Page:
Megapixels doesn’t mean better photos, and unfortunately the Ascend Mate 2 proves this statement. Despite have a Sony 13 megapixel rear-facing camera, and 5 megapixel front-facing camera, I was left wanting so much more from the camera. This rang true especially in low-light situations. While certainly the Ascend Mate 2 isn’t the only smartphone with poor low-light capabilities, with such attention to detail on the performance end and utilizing Sony parts, I expected more. However, I was left instead with photos that seemed to have trouble with lighting and color in low-light shots.
Perhaps the biggest upside to the camera feature set on the Ascend Mate 2 is the impressive front-facing camera. Besides ratcheting up the megapixels, the front-facing camera includes a very generous 88-degree viewing angle from the front, meaning no more crowding together uncomfortably for group selfies.
Huawei has set its own custom UI over the Android 4.3 OS, which is completely unfortunate. I found myself confused more than delighted by Huawei’s changes. The whole UI felt unrefined and clunky. While Google’s services are easily accessible, Huawei has made the unfortunate move to make their own browser the default (although it can be changed to Chrome).
Overall there’s not much to say about Android 4.3 that hasn’t been written. Perhaps my biggest discontent with the device is the Huawei UI, and I would definitely recommend downloading and installing the Google Launcher from the Play Store on this device.
It’s also somewhat disappointing that Huawei didn’t include Android 4.4 KitKat with the Ascend Mate 2.
Network / Call Quality
One of the biggest beauties of owning an Ascend Mate 2 is that the device is unlocked, which means it will work with any GSM carrier. In the United States this means that T-Mobile and AT&T are supported, as well as their LTE bands. I tested the Huawei Ascend Mate 2 on AT&T’s network in my area, so note the following is based on AT&T’s network performance and depending on your area, your experience could vary.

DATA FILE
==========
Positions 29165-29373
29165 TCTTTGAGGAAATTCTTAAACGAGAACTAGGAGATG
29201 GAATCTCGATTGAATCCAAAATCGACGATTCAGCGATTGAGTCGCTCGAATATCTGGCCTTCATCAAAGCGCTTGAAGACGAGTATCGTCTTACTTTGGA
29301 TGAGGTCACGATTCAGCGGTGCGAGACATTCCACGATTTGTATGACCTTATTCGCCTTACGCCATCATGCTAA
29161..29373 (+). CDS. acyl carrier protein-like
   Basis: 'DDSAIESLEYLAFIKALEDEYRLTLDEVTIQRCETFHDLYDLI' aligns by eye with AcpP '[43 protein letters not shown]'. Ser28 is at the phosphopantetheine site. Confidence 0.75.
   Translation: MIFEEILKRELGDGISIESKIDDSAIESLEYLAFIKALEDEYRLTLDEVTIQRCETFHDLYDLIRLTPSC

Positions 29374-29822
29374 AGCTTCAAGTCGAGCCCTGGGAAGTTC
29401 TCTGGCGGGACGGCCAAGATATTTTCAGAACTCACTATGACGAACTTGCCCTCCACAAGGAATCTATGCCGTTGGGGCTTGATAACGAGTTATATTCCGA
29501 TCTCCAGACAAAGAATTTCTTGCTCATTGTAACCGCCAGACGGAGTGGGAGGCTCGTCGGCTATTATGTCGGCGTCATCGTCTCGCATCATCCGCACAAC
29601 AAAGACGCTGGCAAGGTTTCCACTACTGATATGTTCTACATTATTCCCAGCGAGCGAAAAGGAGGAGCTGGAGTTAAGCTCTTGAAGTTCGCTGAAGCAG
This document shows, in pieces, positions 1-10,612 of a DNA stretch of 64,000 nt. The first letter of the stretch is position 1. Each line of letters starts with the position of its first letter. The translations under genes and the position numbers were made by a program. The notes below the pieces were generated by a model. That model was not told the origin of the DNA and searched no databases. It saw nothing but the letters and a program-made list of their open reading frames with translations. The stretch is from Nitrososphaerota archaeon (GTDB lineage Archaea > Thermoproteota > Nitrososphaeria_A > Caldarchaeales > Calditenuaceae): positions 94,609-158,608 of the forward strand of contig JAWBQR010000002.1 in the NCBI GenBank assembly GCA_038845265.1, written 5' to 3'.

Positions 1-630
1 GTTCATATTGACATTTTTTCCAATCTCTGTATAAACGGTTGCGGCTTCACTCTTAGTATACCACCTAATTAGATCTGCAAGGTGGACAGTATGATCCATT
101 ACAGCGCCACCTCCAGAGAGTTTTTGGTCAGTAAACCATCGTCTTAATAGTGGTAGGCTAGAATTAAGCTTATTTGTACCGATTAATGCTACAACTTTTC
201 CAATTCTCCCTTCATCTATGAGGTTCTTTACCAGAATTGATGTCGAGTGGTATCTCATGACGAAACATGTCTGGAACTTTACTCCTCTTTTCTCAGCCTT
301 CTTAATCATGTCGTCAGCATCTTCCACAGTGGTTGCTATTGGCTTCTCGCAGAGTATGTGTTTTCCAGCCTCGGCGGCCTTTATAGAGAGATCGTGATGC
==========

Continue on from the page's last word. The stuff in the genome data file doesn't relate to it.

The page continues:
The Huawei Ascend Mate 2 worked like a charm on AT&T’s LTE network, and I consistently saw high-speed connections. After simply installing the SIM card into the device, it automatically detected AT&T’s network and I was connected within minutes.
Call quality on the Huawei Ascend Mate 2 was better than average, approaching great. Calls were clear and loud, and the device was able to drown out background noise well using the active noise canceling microphone. Overall, the Huawei Ascend Mate 2 can compete on AT&T’s network with the best – and more expensive – of the bunch.
Enough can’t be said about the good value Huawei offers for an unlocked device. At $299, it’s cheaper than the Nexus 5 with a larger screen and similar performance. Owning an unlocked device gives more than just carrier freedom with service, it means that updates aren’t controlled by your carrier as well. Ask any Nexus owner who regularly gets updates weeks, if not months, ahead of other Android users due to carrier constraints, testing, and slow rollouts. If you’re an Android user on a budget who doesn’t want to sacrifice too much, the Huawei Ascend Mate 2 is a worthwhile choice.